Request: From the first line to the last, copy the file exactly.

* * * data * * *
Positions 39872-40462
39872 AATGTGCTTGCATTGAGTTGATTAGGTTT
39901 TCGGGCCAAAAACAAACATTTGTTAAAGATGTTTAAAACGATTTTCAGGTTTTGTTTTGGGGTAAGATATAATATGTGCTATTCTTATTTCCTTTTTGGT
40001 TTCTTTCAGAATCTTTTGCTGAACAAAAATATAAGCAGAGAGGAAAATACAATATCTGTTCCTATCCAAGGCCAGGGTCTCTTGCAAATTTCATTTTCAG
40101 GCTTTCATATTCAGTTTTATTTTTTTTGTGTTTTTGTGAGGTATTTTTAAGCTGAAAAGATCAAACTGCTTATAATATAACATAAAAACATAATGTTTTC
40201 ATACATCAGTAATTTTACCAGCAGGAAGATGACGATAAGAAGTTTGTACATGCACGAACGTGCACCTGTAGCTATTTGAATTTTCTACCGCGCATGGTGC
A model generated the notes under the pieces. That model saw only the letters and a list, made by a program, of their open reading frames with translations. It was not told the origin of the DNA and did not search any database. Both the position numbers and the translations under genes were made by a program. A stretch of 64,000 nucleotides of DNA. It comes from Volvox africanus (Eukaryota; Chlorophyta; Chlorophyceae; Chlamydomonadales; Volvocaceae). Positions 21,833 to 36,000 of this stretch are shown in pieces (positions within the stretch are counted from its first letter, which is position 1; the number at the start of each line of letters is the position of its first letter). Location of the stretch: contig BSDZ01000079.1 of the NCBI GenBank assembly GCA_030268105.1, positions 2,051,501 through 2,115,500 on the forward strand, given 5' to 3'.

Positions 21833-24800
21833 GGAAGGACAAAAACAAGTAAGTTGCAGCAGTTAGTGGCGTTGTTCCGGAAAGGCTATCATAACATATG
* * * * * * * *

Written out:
Positions 39872-40462
39872 AATGTGCTTGCATTGAGTTGATTAGGTTT
39901 TCGGGCCAAAAACAAACATTTGTTAAAGATGTTTAAAACGATTTTCAGGTTTTGTTTTGGGGTAAGATATAATATGTGCTATTCTTATTTCCTTTTTGGT
40001 TTCTTTCAGAATCTTTTGCTGAACAAAAATATAAGCAGAGAGGAAAATACAATATCTGTTCCTATCCAAGGCCAGGGTCTCTTGCAAATTTCATTTTCAG
40101 GCTTTCATATTCAGTTTTATTTTTTTTGTGTTTTTGTGAGGTATTTTTAAGCTGAAAAGATCAAACTGCTTATAATATAACATAAAAACATAATGTTTTC
40201 ATACATCAGTAATTTTACCAGCAGGAAGATGACGATAAGAAGTTTGTACATGCACGAACGTGCACCTGTAGCTATTTGAATTTTCTACCGCGCATGGTGC
A model generated the notes under the pieces. That model saw only the letters and a list, made by a program, of their open reading frames with translations. It was not told the origin of the DNA and did not search any database. Both the position numbers and the translations under genes were made by a program. A stretch of 64,000 nucleotides of DNA. It comes from Volvox africanus (Eukaryota; Chlorophyta; Chlorophyceae; Chlamydomonadales; Volvocaceae). Positions 21,833 to 36,000 of this stretch are shown in pieces (positions within the stretch are counted from its first letter, which is position 1; the number at the start of each line of letters is the position of its first letter). Location of the stretch: contig BSDZ01000079.1 of the NCBI GenBank assembly GCA_030268105.1, positions 2,051,501 through 2,115,500 on the forward strand, given 5' to 3'.

Positions 21833-24800
21833 GGAAGGACAAAAACAAGTAAGTTGCAGCAGTTAGTGGCGTTGTTCCGGAAAGGCTATCATAACATATG